12. See n. 7, supra.
13. Collier also states: The second proviso of § 70a(5) was undoubtedly intended to apply only to a policy payable to the bankrupt insured, his estate or personal representatives. (Footnote omitted) 4A Collier P 70.23  at 328. Collier's view is supported by several early cases and comments in which it was assumed without discussion that the proviso only extends to bankrupts who themselves are the insureds: Wolter v. Johnston, 34 F.2d 598, 600, 68 A.L.R. 1211 (3rd Cir. 1929); Lincoln National Life Ins. Co. v. Scales, 62 F.2d 582, 584 (5th Cir. 1933); Clements v. Coppin, 61 F.2d 552, 558 (9th Cir. 1933); In re Judson, 188 F. 702, 705 (S.D.N.Y. 1911); Ruckel v. Metropolitan Life Ins. Co., 119 Kan. 593, 596-597, 240 P. 409, 410 (1925); Schwartz, Life Insurance Policies in Bankruptcy Proceedings, 13 St. John's L. Rev. 18, 21-26 (1938); Note, Bankruptcy - Life Insurance as an Asset, 16 Va. L. Rev. 271 (1930).
14. In Perry, the Supreme Court held that confirmation of a wage earner extension plan under Chapter XIII of the Bankruptcy Act is not barred under Sections 656(a)(3) and 14(c)(5) of the Act by a discharge in bankruptcy within the previous six years. One basis of the Court's holding was that even though a literal reading of the statutory language would suggest a contrary result, the Act should be construed to effectuate its clear purpose. In so concluding, the Court quoted with approval the following language from United States v. American Trucking Assns., 310 U.S. 534, 543, 60 S. Ct. 1059, 84 L. Ed. 1345 (1940): There is, of course, no more persuasive evidence of the purpose of a statute than the words by which the legislature undertook to give expression to its wishes. Often these words are sufficient in and of themselves to determine the purpose of the legislation. In such cases we have followed their plain meaning. When that meaning has led to absurd or futile results, however, this Court has looked beyond the words to the purpose of the act. Frequently, however, even when the plain meaning did not produce absurd results but merely an unreasonable one 'plainly at variance with the policy of the legislation as a whole' this Court has followed that purpose, rather than the literal words. 383 U.S. at 400, 86 S. Ct. at 857.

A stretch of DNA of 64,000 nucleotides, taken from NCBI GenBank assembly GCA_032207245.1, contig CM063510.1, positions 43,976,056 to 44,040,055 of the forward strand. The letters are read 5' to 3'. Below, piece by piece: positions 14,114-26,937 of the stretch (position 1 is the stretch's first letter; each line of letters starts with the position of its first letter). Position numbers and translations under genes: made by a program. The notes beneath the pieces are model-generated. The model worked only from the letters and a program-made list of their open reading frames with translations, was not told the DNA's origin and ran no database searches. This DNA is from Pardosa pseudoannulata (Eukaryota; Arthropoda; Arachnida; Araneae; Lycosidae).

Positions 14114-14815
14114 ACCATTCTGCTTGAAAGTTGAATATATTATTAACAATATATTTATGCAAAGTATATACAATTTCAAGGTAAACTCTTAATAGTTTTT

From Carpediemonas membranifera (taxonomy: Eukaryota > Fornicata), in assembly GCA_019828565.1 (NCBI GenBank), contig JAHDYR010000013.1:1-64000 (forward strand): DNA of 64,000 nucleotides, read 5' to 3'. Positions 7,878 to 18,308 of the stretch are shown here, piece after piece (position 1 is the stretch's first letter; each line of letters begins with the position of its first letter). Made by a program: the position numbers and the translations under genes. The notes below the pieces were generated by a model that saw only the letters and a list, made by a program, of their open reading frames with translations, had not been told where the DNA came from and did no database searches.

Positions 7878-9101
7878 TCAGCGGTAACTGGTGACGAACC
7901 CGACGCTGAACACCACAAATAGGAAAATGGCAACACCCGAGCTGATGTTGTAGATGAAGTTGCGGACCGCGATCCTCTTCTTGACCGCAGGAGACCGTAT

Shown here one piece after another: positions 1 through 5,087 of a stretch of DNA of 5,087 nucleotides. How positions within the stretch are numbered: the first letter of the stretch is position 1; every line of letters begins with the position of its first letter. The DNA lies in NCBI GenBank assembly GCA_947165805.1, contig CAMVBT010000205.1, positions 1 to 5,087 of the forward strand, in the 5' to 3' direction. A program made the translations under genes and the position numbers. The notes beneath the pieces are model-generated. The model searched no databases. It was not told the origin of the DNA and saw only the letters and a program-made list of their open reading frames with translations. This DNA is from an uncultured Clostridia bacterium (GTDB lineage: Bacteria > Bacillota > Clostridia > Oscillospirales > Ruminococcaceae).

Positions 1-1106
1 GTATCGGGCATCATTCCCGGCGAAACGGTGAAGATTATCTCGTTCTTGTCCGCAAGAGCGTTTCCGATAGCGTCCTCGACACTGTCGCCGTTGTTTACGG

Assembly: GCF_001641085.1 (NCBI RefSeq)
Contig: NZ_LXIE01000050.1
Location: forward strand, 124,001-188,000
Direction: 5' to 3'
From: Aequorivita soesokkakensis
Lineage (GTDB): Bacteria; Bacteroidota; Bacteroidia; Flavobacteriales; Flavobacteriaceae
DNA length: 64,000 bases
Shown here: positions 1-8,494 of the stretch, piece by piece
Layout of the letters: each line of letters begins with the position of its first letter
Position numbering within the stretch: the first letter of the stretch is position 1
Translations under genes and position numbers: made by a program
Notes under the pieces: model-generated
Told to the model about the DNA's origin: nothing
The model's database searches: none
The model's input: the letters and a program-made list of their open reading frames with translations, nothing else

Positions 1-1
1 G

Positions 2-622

15. Wemyss himself asserts no claim to the renewal commissions.
16. Section 70, sub. a(5) and (6) of the Bankruptcy Act provides in part as follows: The trustee of the estate of a bankrupt * * * upon his * * * appointment and qualification, shall in turn be vested by operation of law with the title of the bankrupt as of the date of the filing of the petition initiating a proceeding under this title, except insofar as it is to property which is held to be exempt, to all of the following kinds of property wherever located * * * (5) property, including rights of action, which prior to the filing of the petition he could by any means have transferred or which might have been levied upon and sold under judicial process against him, or otherwise seized, impounded, or sequestered * * * (6) rights of action arising upon contracts, * * *.
17. The quoted provision is from the most recent renewal of Wemyss' employment contract, dated July 1, 1965. The comparable provision in the prior agreement, dated February 1, 1958, used the word "debt" instead of "indebtedness" wherever it appeared. Otherwise, the provisions are identical.
18. The set-off provisions of Section 68, sub. a of the Bankruptcy Act, 11 U.S.C. § 108(a) (1964), have been suggested as an alternative basis upon which Mutual may retain the renewal commissions and offset them against Wemyss' indebtedness to it. To the extent that Mutual is withholding commissions accrued prior to bankruptcy, in the agreed amount of $176.09, the Trustee concedes that such a set-off is proper. See 4 Collier P 68.04; 3 Remington § 1443. However, with respect to the commissions collected subsequent to bankruptcy, since these were not "owed" by Mutual as of the date of bankruptcy, the mutuality requirement for a set-off under Section 68a is not met. See Avant v. United States, 165 F. Supp. 802, 805 (E.D. Va. 1958); McDaniel National Bank v. Bridwell, 74 F.2d 331, 333 (8th Cir. 1934); Reed v. Barnett National Bank of Jacksonville, 250 F. 983, 984 (5th Cir. 1918); 4 Collier P 68.10. Cf. New York County National Bank v. Massey, 192 U.S. 138, 24 S. Ct. 199, 48 L. Ed. 380 (1904); Studley v. Boylston National Bank, 229 U.S. 523, 33 S. Ct. 806, 57 L. Ed. 1313 (1913); In re Montgomery Bros., 51 F.2d 284, 286 (S.D. Miss. 1931).
19. The employment contract in effect at the time of the 1961 assignment to the Bank was the agreement dated February 1, 1958.